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I'm working on the Kunwak-Kazan River trip and trip journal. We paddled the big lakes and caught a lot of fish. That was a good trip..

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The Caribou River, 1994.

This was our first trip. We were very green and not prepared
for what we encountered on that trip, but we just kept at the job of getting down the river to get to our ride out. That was the object after all, get to the meeting place and get an airplane ride out.
The Horton River, 1996.

This was our second trip and we were much better prepared for the river, which made the trip easier and more enjoyable. This may be one of the prettiest rivers in the North. We started at Horton Lake and got picked up at Franklin Bay, Beaufort Sea, Arctic Ocean. We paddled that river from the beginning to the end, 400 plus miles.
The Nowleye and the Kamalukuak Rivers, 1999

Our third trip took us back to the Barren Lands, the area north of the tree line and west of Hudson Bay. We paddled down the small Nowleye River which is in the Kazan drainage and then crossed the height of land at the isthmus that separated the Kazan from the Dubawnt drainage and paddled the Kamalukuak River to Dubawnt Lake. There were many artifacts and old camps along both rivers. The area, including Dubawnt Lake had been frequently visited by the Inuit.
The Thelon River, 2002

The Thelon River has a rich history of discovery, adventure and starvation. Paul and I had been reading about the people that had traveled the river in the past and we were anxious to see what they had seen. In the summer of 2002 Bob dropped us off near the headwaters of the Thelon and we paddled to big Beverly Lake. The thumbnail is the Thelon Canyon. That was a long hard walk, but fun. No trouble finding a camping place. We didn't see a soul.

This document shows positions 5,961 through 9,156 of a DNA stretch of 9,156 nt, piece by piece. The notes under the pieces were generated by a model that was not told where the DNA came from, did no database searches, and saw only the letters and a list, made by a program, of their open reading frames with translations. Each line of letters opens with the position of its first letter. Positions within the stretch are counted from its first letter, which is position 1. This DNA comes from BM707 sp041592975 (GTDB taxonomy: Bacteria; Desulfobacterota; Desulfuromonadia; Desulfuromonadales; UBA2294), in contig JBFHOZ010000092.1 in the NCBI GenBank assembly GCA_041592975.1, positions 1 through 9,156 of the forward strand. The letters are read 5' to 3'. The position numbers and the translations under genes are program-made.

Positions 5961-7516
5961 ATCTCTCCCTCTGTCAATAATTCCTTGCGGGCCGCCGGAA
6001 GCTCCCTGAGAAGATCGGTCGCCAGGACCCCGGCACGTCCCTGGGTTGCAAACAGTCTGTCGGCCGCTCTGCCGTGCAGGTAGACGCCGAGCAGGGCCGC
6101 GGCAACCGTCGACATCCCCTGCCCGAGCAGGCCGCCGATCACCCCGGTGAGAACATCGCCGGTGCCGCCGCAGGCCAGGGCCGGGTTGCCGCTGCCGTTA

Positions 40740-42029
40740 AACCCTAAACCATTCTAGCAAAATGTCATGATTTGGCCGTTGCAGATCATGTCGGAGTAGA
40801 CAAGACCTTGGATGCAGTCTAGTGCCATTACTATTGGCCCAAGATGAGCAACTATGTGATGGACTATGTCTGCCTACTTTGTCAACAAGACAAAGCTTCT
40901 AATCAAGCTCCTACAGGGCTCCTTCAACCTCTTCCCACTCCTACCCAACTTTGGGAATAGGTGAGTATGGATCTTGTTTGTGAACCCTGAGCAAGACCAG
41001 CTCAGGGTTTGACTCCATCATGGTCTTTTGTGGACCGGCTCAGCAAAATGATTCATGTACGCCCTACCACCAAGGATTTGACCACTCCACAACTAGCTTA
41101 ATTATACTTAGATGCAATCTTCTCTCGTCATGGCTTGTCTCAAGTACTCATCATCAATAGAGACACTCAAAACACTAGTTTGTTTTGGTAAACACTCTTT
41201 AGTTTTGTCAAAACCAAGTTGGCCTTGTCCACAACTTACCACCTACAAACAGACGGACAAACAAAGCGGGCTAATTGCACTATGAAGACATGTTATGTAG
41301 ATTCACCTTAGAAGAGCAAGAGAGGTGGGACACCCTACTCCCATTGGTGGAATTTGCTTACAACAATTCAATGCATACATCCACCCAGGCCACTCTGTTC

The Kunwak and Kazan Rivers, 2006

We were going back to the Barren Lands and paddle four big lakes. We had not traveled on the big lakes and we wanted to see what that was like. It was scary, that's what it was like. Those big lakes are unpredictable and can go from flat to black and foamy in a very short time. We had our moments but were very cautious and made the big crossings. Both rivers had been the home of the Inuit for centuries and the signs of their presence was everywhere. The trip was very challenging and very interesting. We scratched our way down the river, got to our ride home and had a lot of fun.








  2009 Jim Rutzick